In the summer of 2010, the researchers' experiments indicated that the sample was meteoritic and had come from not just any type of meteorite, but a CV3 carbonaceous chondrite – a 4.5 billion-year-old meteorite formed at the beginning of the solar system.

"Now there was real motivation to turn this fantasy trip into a reality. It was a long shot, but if we could find even one sample there, it would prove the bizarre story we had put together beyond any shadow of doubt and provide new sources of material for studying this very strange meteorite that formed at the beginning of the solar system," Steinhardt continued.

Now that Steinhardt, Bindi and their expedition team have collected even more samples from the original site in Chukotka, there are a number of questions that can now be answered with further investigation.

"What does nature know that we don't? How did the quasicrystal form so perfectly inside a complex meteorite when we normally have to work hard in the laboratory to get anything as perfect? What other new phases can we find in this meteorite and what can they tell us about the early solar system?

"At the moment, we are at the tip of the iceberg," said Steinhardt.

Notes to Editors

Contact

1. For further information or a full draft of the journal paper, contact IOP Press Officer Michael Bishop:
Email: Michael.bishop@iop.org
Phone: 01179 301032
In search of natural quasicrystals
2. The published version of the paper "In search of natural quasicrystals" (Paul J Steinhardt and Luca Bindi 2012 Rep. Prog. Phys. 75 092601) will be freely available from Friday 10 August

Reports on Progress in Physics

3. Reports on Progress in Physics publishes review articles covering all branches of physics, written by invited authors who are worldwide experts in their field.

IOP Publishing

4. IOP Publishing provides publications through which leading-edge scientific research is distributed worldwide. IOP Publishing is central to the Institute of Physics (IOP), a not-for-profit society. Any financial surplus earned by IOP Publishing goes to support science through the activities of IOP. Beyond our traditional journals programme, we make high-value scientific information easily accessible through an ever-evolving portfolio of community websites, magazines, conference proceedings and a multitude of electronic services. Focused on making the most of new technologies, we're continually improving our electronic interfaces to make it easier for researchers to find exactly what they need, when they need it, in the format that suits them best. Go to http://publishing.iop.org/.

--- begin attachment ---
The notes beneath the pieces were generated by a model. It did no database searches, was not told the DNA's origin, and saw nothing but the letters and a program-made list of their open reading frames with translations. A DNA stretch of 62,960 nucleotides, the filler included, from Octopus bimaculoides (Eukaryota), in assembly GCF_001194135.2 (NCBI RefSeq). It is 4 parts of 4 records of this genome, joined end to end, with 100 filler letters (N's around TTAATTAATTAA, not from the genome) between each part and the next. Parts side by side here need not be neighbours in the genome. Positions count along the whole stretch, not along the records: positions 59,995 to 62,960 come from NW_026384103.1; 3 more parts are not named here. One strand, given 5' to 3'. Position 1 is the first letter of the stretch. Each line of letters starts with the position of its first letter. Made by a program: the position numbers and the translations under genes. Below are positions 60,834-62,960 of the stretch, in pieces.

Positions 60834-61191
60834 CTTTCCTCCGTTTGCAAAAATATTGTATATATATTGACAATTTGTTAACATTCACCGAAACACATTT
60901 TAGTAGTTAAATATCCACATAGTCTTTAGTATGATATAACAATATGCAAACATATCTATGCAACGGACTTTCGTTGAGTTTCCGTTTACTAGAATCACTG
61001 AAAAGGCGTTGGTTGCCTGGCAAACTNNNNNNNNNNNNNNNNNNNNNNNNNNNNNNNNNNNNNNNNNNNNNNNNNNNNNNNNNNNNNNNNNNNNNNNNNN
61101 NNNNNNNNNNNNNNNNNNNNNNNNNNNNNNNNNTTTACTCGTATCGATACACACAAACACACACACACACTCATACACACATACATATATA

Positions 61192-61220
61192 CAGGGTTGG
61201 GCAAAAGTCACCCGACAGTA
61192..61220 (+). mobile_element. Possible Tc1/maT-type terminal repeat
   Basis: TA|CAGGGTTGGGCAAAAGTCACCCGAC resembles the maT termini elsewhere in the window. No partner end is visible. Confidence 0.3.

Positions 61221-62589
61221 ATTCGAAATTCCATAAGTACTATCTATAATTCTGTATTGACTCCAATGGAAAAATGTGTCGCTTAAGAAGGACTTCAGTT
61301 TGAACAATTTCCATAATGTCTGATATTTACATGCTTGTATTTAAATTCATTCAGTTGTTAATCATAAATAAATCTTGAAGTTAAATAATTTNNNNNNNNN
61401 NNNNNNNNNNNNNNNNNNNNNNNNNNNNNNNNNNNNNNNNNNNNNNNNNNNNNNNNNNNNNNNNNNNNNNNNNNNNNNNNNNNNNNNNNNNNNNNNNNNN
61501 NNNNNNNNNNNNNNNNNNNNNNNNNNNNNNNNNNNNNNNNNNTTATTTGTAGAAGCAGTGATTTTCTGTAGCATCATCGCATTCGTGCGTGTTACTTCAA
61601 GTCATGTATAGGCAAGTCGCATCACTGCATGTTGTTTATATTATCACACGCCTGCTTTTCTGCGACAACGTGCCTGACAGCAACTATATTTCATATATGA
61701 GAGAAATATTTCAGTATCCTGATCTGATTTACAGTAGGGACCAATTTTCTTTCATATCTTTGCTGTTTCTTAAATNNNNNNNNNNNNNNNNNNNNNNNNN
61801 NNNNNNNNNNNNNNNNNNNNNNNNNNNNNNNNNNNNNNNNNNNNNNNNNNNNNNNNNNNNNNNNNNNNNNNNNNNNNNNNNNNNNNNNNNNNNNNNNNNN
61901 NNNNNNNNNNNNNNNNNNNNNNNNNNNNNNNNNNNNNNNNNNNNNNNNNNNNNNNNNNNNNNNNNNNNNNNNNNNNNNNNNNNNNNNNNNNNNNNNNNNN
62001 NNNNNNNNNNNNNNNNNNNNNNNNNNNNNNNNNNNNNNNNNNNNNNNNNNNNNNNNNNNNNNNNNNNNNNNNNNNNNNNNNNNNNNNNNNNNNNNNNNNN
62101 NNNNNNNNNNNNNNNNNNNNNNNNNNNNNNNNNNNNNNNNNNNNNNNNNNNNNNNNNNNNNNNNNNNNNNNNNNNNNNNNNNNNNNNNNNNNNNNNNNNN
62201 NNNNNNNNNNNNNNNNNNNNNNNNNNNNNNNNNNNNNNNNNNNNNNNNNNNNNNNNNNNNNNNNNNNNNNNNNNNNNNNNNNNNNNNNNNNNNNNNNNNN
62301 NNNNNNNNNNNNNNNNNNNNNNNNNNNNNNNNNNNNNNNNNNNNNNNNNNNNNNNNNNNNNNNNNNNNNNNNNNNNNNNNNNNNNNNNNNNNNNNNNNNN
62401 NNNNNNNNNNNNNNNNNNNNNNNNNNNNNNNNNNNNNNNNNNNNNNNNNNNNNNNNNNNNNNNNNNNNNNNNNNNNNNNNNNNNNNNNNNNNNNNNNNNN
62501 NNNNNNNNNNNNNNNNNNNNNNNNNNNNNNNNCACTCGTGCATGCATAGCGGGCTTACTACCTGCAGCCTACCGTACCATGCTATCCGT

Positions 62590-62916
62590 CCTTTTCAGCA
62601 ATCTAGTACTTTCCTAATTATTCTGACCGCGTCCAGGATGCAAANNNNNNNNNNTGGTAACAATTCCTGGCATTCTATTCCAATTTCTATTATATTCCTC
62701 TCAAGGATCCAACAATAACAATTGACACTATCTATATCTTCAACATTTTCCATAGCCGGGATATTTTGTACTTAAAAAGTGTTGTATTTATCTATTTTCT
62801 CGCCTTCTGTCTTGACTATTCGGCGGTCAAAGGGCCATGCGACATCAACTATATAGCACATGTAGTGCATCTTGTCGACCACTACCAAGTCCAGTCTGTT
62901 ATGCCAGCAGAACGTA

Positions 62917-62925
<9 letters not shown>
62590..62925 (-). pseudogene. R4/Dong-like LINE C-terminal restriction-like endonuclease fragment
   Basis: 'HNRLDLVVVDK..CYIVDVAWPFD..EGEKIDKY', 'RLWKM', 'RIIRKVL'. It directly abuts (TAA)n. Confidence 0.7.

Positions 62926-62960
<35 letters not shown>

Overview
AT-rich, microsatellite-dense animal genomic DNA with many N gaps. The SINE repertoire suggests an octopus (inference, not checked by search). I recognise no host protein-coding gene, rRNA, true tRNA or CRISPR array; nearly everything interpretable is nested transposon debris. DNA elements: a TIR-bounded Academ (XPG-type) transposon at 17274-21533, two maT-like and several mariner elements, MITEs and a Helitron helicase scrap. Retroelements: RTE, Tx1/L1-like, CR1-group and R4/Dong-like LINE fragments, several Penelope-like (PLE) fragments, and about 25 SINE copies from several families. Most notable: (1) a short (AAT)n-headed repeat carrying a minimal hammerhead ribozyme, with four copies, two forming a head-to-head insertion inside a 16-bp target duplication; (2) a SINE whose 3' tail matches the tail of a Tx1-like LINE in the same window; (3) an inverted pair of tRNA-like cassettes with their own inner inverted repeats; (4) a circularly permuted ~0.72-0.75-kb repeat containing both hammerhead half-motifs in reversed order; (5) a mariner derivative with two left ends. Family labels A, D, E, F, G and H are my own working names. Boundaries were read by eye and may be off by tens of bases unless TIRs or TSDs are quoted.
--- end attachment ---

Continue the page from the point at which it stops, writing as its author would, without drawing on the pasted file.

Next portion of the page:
The Institute of Physics

5. The Institute of Physics is a leading scientific society promoting physics and bringing physicists together for the benefit of all.

It has a worldwide membership of around 40 000, comprising physicists from all sectors, as well as those with an interest in physics. It works to advance physics research, application and education; and engages with policymakers and the public to develop awareness and understanding of physics. Its publishing company, IOP Publishing, is a world leader in professional scientific communications.

Michael Bishop | EurekAlert!
Further information:
http://www.iop.org

More articles from Physics and Astronomy:

nachricht First chip-scale broadband optical system that can sense molecules in the mid-IR
24.05.2018 | Columbia University School of Engineering and Applied Science